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Hoffmann, R. A wiki for the life sciences where authorship matters. Nature Genetics (2008)

Inhibition of Trypanosoma cruzi hexokinase by bisphosphonates.

Hexokinase is the first enzyme involved in glycolysis in most organisms, including the etiological agents of Chagas disease (Trypanosoma cruzi) and African sleeping sickness (Trypanosoma brucei). The T. cruzi enzyme is unusual since, unlike the human enzyme, it is inhibited by inorganic diphosphate (PPi). Here, we show that non-hydrolyzable analogues of PPi, bisphosphonates, are potent inhibitors of T. cruzi hexokinase (TcHK). We determined the activity of 42 bisphosphonates against TcHK, and the IC(50) values were used to construct pharmacophore and comparative molecular similarity indices analysis (CoMSIA) models for enzyme inhibition. Both models revealed the importance of electrostatic, hydrophobic, and steric interactions, and the IC(50) values for 17 active compounds were predicted with an average error of 2.4x by using the CoMSIA models. The compound most active against T. cruzi hexokinase was found to have a 2.2 microM IC(50) versus the clinically relevant intracellular amastigote form of T. cruzi, but only a approximately 1-2 mM IC(50) versus Dictyostelium discoideum and a human cell line, indicating selective activity versus T. cruzi.[1]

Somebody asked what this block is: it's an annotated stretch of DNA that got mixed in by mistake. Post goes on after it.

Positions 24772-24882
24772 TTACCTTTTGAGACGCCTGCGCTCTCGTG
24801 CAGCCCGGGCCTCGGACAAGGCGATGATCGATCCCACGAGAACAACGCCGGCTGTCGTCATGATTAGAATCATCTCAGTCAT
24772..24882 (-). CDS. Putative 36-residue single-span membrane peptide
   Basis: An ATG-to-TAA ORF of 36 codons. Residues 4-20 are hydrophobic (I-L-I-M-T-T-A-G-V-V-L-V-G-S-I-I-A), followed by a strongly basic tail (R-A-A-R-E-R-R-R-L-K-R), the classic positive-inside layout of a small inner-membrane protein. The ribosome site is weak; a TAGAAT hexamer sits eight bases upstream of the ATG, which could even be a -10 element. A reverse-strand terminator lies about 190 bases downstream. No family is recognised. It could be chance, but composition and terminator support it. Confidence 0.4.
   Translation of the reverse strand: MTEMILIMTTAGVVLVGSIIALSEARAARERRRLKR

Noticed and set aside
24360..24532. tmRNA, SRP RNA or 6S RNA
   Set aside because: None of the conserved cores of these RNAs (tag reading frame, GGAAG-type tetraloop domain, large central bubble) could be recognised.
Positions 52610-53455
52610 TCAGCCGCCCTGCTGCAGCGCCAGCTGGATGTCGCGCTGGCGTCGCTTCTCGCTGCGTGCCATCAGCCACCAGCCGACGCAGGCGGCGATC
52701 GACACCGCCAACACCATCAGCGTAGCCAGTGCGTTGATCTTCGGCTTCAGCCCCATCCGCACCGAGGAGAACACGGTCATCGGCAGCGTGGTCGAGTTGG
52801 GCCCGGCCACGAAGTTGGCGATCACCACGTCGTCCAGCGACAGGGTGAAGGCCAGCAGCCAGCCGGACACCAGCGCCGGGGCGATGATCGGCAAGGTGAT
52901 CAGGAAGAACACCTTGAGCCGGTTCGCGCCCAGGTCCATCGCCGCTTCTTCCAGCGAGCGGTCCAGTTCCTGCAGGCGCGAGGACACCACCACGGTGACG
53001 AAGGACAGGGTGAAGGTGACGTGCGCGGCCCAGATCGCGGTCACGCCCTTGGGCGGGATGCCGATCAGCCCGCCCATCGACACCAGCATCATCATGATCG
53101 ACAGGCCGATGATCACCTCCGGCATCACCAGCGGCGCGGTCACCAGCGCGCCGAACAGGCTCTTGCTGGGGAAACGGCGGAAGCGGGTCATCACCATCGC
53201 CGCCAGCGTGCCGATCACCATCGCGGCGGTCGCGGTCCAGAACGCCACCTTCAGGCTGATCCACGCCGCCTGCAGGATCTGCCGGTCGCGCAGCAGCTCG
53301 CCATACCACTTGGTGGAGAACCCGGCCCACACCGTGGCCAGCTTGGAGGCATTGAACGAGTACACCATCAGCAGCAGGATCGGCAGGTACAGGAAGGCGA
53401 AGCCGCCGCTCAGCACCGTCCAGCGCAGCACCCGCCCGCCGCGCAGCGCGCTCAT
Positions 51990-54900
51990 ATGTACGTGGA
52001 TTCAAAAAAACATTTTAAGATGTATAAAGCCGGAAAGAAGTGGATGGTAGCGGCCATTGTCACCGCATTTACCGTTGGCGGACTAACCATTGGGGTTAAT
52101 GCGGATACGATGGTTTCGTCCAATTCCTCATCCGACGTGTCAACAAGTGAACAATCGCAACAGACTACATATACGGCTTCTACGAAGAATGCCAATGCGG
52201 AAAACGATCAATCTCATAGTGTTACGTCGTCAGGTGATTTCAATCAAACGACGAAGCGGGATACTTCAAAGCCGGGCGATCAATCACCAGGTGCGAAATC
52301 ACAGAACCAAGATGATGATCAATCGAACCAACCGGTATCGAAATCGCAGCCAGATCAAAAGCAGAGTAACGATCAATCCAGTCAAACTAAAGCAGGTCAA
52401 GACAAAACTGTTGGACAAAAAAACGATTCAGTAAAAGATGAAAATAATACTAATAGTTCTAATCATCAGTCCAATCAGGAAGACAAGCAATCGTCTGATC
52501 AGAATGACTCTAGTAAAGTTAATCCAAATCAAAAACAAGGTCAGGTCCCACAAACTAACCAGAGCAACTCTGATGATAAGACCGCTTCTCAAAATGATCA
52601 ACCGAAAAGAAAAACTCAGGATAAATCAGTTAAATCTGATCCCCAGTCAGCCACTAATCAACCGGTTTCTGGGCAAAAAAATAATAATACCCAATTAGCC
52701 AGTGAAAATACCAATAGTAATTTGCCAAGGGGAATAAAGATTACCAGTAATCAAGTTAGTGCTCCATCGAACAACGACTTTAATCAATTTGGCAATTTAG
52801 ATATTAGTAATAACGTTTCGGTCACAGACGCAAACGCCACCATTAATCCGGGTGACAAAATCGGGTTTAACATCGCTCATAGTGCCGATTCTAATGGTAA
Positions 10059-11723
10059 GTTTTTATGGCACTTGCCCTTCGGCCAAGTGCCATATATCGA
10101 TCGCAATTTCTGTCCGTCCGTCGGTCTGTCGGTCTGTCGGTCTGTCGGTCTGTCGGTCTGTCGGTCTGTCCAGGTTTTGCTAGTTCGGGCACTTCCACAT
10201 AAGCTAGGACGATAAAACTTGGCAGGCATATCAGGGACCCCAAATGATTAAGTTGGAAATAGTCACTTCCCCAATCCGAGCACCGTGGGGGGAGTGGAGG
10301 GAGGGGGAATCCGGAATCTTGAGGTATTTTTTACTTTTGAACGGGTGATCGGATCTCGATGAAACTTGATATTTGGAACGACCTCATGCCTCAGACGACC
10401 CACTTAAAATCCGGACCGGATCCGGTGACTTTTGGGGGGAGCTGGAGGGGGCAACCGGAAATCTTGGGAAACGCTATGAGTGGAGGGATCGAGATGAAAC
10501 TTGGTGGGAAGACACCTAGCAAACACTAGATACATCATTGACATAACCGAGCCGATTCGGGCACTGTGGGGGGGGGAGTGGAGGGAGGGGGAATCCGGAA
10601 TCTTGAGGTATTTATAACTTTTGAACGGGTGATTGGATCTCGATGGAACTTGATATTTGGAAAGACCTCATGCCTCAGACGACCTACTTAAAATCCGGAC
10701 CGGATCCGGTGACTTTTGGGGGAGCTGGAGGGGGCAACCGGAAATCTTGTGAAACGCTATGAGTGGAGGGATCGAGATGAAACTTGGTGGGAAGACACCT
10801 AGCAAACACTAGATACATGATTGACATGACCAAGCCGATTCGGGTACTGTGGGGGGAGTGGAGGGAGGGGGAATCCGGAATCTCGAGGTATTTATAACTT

1. Inhibition of Trypanosoma cruzi hexokinase by bisphosphonates. Hudock, M.P., Sanz-Rodríguez, C.E., Song, Y., Chan, J.M., Zhang, Y., Odeh, S., Kosztowski, T., Leon-Rossell, A., Concepción, J.L., Yardley, V., Croft, S.L., Urbina, J.A., Oldfield, E. J. Med. Chem. (2006) [Pubmed]
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